Send Out The Doves: 'Noah' Lands On Solid Ground

Send Out The Doves: 'Noah' Lands On Solid Ground

6:42pm Mar 28, 2014
Ila (Emma Watson) and her husband, Shem, are two passengers aboard the ark built by Noah to escape God's flood in Noah, Darren Aronofsky's imagining of the biblical tale.
Ila (Emma Watson) and her husband, Shem, are two passengers aboard the ark built by Noah to escape God's flood in Noah, Darren Aronofsky's imagining of the biblical tale.
Courtesy of Paramount Pictures

The story of Noah's Ark is getting blockbuster treatment in Hollywood's new biblical epic Noah. Darren Aronofsky's film about the Old Testament shipbuilder has been sparking controversy — but there's no denying that the Great Flood, digitized, is a pretty great flood.

"In the beginning there was ... nothing," say the first words you see on-screen, and then there's, well, everything: a swirling cosmos, Adam and Eve, a fall from grace, a fall of angels, teeming industrial cities spreading so much sin and darkness that the creator has second thoughts — which he communicates to 500-year-old family man Noah in a nightmare.

Noah sees a planet submerged and, inspired by that vision, tells his wife and three sons they have work to do. If only it were that simple.

The Old Testament story is short on the sort of detail required to flesh out two-plus hours, but the filmmakers have happily supplied it — everything from why the lions wouldn't just eat the gazelles to what a real ark might look like (no prow, because it's not going anywhere, it just has to float). Also, how much help a family of five would need to build a structure 300 cubits by 50 cubits by 30 cubits.

You may not remember the movie's six-limbed stone giants from Sunday school — a bunch of literally earthbound angels who can trace their cinematic lineage to those talking trees in The Lord of the Rings — but they're certainly helpful in ark-building, and in ark-protecting when a snarling king from Cain's side of the family of man shows up with an army.

There is a lot of inventing going on here, raising a flood of criticism in literalist circles that did not flow when, say, Danny Kaye played a musical-comedy Noah in Two By Two, or when Bill Cosby did his "What's a cubit?" routine.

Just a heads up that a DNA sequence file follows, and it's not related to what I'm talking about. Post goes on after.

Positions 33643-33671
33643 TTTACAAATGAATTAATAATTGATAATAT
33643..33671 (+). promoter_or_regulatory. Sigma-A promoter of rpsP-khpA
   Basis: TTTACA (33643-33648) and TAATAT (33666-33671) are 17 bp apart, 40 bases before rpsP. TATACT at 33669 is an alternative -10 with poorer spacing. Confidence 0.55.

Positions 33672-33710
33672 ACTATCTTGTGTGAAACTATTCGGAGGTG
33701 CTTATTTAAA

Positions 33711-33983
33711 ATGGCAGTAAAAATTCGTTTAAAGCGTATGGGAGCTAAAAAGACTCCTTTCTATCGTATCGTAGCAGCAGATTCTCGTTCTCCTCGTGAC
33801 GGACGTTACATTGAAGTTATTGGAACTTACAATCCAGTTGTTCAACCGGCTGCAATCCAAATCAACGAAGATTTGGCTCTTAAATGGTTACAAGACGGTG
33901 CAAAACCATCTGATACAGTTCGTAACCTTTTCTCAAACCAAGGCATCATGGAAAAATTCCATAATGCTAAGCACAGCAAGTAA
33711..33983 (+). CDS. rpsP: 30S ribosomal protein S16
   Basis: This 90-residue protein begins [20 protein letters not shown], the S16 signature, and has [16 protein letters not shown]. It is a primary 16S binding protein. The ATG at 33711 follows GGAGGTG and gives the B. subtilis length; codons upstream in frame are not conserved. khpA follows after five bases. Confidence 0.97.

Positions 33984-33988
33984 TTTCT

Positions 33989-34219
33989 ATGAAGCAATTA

Take the Bible seriously, without winks or jokes, and you court arguments with traditionalists about whether you've gotten it right. Darren Aronofsky's tree-hugging, intimately intense move, I'd argue, gets things righter than it's reasonable to expect a big Hollywood blockbuster to. Oh, there are things I wish the director hadn't done — when a little girl asks Russell Crowe's Noah to sing her to sleep, all I could think was, "Didn't she see Les Miserables?" And Anthony Hopkins' Methuselah does more scrounging for berries than is entirely seemly. But when the deluge comes, it lives up to Scripture: "All the springs of the great deep burst forth, and the floodgates of the heavens opened."

At which point, we and the family are sharing an ark with an unraveling Noah, barely post-traumatic in his stress, and seemingly channeling his biblical forebears Abraham and Job, and maybe a couple of the unhinged characters from previous Aronofsky movies. All of which makes the film Noah psychologically credible — his behavior is very much what you might expect of a man who has just condemned millions of screaming souls to watery graves. And it makes the film unpredictably suspenseful, which is dramatically the most welcome thing you could ask of a biblical epic.

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Transcript

AUDIE CORNISH, HOST: